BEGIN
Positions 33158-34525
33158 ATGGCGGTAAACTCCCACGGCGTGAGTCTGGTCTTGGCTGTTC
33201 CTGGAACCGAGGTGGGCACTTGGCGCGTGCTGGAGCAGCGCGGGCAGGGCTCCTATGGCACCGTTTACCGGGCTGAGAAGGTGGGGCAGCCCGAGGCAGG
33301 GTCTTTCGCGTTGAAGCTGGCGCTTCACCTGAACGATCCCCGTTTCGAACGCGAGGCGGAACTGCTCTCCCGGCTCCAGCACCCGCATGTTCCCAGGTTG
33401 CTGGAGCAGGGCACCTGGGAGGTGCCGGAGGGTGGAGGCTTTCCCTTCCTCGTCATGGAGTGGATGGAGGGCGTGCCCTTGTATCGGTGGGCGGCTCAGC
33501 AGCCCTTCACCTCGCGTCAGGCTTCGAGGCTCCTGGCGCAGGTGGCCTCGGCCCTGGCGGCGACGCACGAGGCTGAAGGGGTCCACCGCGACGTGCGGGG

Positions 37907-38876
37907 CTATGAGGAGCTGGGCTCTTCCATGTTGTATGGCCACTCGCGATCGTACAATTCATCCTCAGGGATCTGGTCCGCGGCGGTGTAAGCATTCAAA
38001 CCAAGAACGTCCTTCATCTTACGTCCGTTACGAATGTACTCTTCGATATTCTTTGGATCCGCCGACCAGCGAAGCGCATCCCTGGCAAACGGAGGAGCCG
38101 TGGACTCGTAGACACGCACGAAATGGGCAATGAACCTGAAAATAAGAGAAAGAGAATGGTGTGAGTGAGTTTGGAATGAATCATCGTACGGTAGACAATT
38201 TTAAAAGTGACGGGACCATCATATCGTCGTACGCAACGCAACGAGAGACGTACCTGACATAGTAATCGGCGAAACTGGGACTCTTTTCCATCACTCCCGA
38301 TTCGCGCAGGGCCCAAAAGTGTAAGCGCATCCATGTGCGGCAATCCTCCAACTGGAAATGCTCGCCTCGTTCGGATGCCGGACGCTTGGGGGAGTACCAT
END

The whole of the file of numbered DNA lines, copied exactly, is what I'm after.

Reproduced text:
Positions 33158-34525
33158 ATGGCGGTAAACTCCCACGGCGTGAGTCTGGTCTTGGCTGTTC
33201 CTGGAACCGAGGTGGGCACTTGGCGCGTGCTGGAGCAGCGCGGGCAGGGCTCCTATGGCACCGTTTACCGGGCTGAGAAGGTGGGGCAGCCCGAGGCAGG
33301 GTCTTTCGCGTTGAAGCTGGCGCTTCACCTGAACGATCCCCGTTTCGAACGCGAGGCGGAACTGCTCTCCCGGCTCCAGCACCCGCATGTTCCCAGGTTG
33401 CTGGAGCAGGGCACCTGGGAGGTGCCGGAGGGTGGAGGCTTTCCCTTCCTCGTCATGGAGTGGATGGAGGGCGTGCCCTTGTATCGGTGGGCGGCTCAGC
33501 AGCCCTTCACCTCGCGTCAGGCTTCGAGGCTCCTGGCGCAGGTGGCCTCGGCCCTGGCGGCGACGCACGAGGCTGAAGGGGTCCACCGCGACGTGCGGGG

Positions 37907-38876
37907 CTATGAGGAGCTGGGCTCTTCCATGTTGTATGGCCACTCGCGATCGTACAATTCATCCTCAGGGATCTGGTCCGCGGCGGTGTAAGCATTCAAA
38001 CCAAGAACGTCCTTCATCTTACGTCCGTTACGAATGTACTCTTCGATATTCTTTGGATCCGCCGACCAGCGAAGCGCATCCCTGGCAAACGGAGGAGCCG
38101 TGGACTCGTAGACACGCACGAAATGGGCAATGAACCTGAAAATAAGAGAAAGAGAATGGTGTGAGTGAGTTTGGAATGAATCATCGTACGGTAGACAATT
38201 TTAAAAGTGACGGGACCATCATATCGTCGTACGCAACGCAACGAGAGACGTACCTGACATAGTAATCGGCGAAACTGGGACTCTTTTCCATCACTCCCGA
38301 TTCGCGCAGGGCCCAAAAGTGTAAGCGCATCCATGTGCGGCAATCCTCCAACTGGAAATGCTCGCCTCGTTCGGATGCCGGACGCTTGGGGGAGTACCAT